With the Nord 3, OnePlus continues to offer a lot of phone for those who feel that flagships cost too much. This is the most premium Nord yet though, and that means it’s not quite as good value as before.
The Nord series is OnePlus’s mid-range phone series, and the Nord 3 is the latest in the line.
Like previous numbered Nord entries this phone isn’t launching in the US, and surprisingly it also isn’t coming to the UK, but it has launched in Europe where it has competition from the likes of the Google Pixel 7a, Xiaomi 13 Lite, and Samsung Galaxy A54.
Not long ago, we tested the first Nord phone in generation three, OnePlus Nord CE 3 Lite 5G, a long and confusing name for a not-so affordable phone with too many compromises to features, performance and design. In the more simply named Nord 3, OnePlus gets it more right.
It has an elegant design with a premium feel, luxurious materials, and a shape that’s as stylish as it is practical. With a 6.74in screen, it’s anything but small, but thanks to thin screen edges and flat sides on the phone’s aluminium frame, it’s not too wide to grip. It’s a slightly larger screen size than the Nord CE 3 Lite 5G, but a millimetre smaller in the outer dimensions.
On the front, it does not have Gorilla Glass but Dragontrail Glass from a competitor of Corning called AGC. Whether it is exactly as durable is difficult to determine, but it should offer good protection against a drop. The glass rounds off in a teardrop shape along the edges directly against the matte aluminium frame, and the back is also glass, in this case Gorilla Glass 5 with a curved design towards the edges. The Nord 3 is available in two styles, with a matt grey-black back, or a green glossy finish.
Just like the flagship OnePlus 11 I’m a little disappointed that I can’t get the more attractive green colour with the comfortable matt back, but if like most people you put a protective case over the phone, it doesn’t matter. The Nord 3 has a power button and volume control on opposite sides of the mobile phone, and at the top of the right side is OnePlus’s trademark slider that can quickly switch the phone to silent or do not disturb mode. It was missing from some previous OnePlus models, so it’s a welcome sight.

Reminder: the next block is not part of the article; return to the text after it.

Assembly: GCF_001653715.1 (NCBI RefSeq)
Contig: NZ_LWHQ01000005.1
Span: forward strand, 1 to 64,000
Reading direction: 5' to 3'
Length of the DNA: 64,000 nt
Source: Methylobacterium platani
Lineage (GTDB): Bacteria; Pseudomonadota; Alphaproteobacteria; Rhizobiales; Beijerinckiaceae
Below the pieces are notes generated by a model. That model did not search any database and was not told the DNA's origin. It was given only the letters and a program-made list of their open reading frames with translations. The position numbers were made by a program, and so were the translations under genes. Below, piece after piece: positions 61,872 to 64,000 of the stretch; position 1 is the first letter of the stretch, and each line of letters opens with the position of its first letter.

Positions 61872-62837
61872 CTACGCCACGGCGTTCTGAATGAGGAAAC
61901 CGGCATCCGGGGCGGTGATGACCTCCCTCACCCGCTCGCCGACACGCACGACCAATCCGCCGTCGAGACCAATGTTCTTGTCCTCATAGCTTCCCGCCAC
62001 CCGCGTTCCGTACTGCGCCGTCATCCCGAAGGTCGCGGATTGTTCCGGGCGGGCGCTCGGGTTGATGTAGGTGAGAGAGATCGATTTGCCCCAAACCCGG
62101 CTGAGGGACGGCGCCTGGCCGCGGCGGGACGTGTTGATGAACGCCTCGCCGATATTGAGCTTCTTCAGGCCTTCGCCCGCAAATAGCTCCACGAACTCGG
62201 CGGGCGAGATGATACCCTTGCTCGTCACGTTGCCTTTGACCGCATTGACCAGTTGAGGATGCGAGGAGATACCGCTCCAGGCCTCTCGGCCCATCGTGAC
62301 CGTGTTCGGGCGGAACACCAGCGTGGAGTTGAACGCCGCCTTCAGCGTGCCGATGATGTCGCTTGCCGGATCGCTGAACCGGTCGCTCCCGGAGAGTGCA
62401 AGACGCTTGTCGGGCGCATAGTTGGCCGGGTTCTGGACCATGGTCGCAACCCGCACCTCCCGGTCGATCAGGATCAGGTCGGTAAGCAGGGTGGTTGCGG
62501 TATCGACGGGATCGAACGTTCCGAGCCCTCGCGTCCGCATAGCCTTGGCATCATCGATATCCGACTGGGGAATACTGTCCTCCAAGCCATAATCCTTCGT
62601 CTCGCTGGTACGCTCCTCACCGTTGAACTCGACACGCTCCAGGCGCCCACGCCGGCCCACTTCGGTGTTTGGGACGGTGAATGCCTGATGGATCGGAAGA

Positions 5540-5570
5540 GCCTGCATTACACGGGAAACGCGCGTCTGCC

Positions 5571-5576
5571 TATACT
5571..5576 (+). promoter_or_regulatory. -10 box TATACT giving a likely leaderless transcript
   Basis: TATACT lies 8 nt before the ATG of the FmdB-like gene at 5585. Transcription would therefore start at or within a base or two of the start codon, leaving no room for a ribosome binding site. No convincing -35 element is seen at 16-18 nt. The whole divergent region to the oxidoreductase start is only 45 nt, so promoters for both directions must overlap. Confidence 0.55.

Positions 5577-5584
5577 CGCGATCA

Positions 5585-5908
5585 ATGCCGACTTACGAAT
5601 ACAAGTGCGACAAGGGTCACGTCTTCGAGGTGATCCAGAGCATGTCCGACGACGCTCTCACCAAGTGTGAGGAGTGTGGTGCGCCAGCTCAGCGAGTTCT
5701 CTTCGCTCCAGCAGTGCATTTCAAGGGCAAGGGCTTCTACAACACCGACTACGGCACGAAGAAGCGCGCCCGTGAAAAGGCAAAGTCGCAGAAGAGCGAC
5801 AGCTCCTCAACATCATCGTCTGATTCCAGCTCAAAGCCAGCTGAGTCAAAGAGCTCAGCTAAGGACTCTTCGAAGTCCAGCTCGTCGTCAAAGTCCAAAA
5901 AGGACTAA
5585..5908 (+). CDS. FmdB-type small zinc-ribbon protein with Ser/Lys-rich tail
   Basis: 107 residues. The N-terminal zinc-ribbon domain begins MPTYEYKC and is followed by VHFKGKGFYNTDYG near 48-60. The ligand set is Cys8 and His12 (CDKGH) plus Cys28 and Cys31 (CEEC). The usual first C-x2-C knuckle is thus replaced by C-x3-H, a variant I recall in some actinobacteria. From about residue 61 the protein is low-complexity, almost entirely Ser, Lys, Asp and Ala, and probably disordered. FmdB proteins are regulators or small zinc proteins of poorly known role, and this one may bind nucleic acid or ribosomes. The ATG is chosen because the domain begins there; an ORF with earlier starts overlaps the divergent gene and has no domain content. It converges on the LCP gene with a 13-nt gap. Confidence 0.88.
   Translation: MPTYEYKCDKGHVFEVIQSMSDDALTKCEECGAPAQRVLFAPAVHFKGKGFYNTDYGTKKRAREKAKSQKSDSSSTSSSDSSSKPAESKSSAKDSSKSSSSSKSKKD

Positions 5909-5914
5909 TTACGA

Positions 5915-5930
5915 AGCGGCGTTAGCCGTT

High mid-range performance
The Dimensity 9000 chipset from Mediatek delivers performance that is roughly equivalent to last year’s top phones. It delivers metrics in line with Google’s Pixel 7 mobiles, and with 16GB of RAM in the top model, I experienced almost no choppiness or lag. Only when loading large apps, where it’s a little slower than the best of the latest top-end mobiles. Not too bad for a mid-range phone.
With relatively high graphics performance and good cooling, it’s a great phone for gaming. It runs most of the more demanding Android games at a high and smooth frame rate on its 1080p screen, and it manages to keep the frame rate up for a long time even at really high loads.
However, there is an upper limit, and the phone’s cooling is to blame. A thorough stress test shows that it manages to maintain peak performance for 10 to 15 minutes, then it quickly loses about 30 per cent of its computing power. That should be enough in most situations, except for long gaming sessions.
High class screen
120Hz frame rate and up to 1,000Hz touch sampling in the screen makes the response pleasantly fast. The resolution is a slightly odd 1,240 x 2,772 pixels.
It’s not full LPTO technology in the screen, but it adjusts frequency in five fixed steps between 40 and 120Hz. In automatic mode, it’s seemingly seamless. But it doesn’t seem to be very good at keeping the frequency low, as I get almost the same battery life then as when I manually run the phone in 120Hz screen mode.
The screen is an AMOLED with excellent colour and high peak brightness for sunny days. 1,450 nits is the stated maximum brightness, and using the phone outdoors is never a problem. With support for HDR10+, and the right certificate for HDR content on Netflix and Prime Video, you can have a great film experience.
Built-in stereo speakers provide detailed sound, especially in the mid-range,. Unfortunately, it lacks quite a bit of power in the bass, so it can be a thin sounding experience. Dolby Atmos is enabled and can’t be switched off unless you plug in headphones, and no matter which sound profile I choose, I never get any real fullness in the sound.
On the back are two round camera pucks, which contain three cameras. A 50Mp IMX890 sensor with optical image stabilisation in the upper one, and a simpler 8Mp ultrawide camera with fixed focus and 2Mp macro in the other. Next to each are white circles, but it seems that only one of them is the LED flash, it’s the only one that activates when I’m shooting. What the other does is open to conjecture. Light sensor? Decoration? Who knows.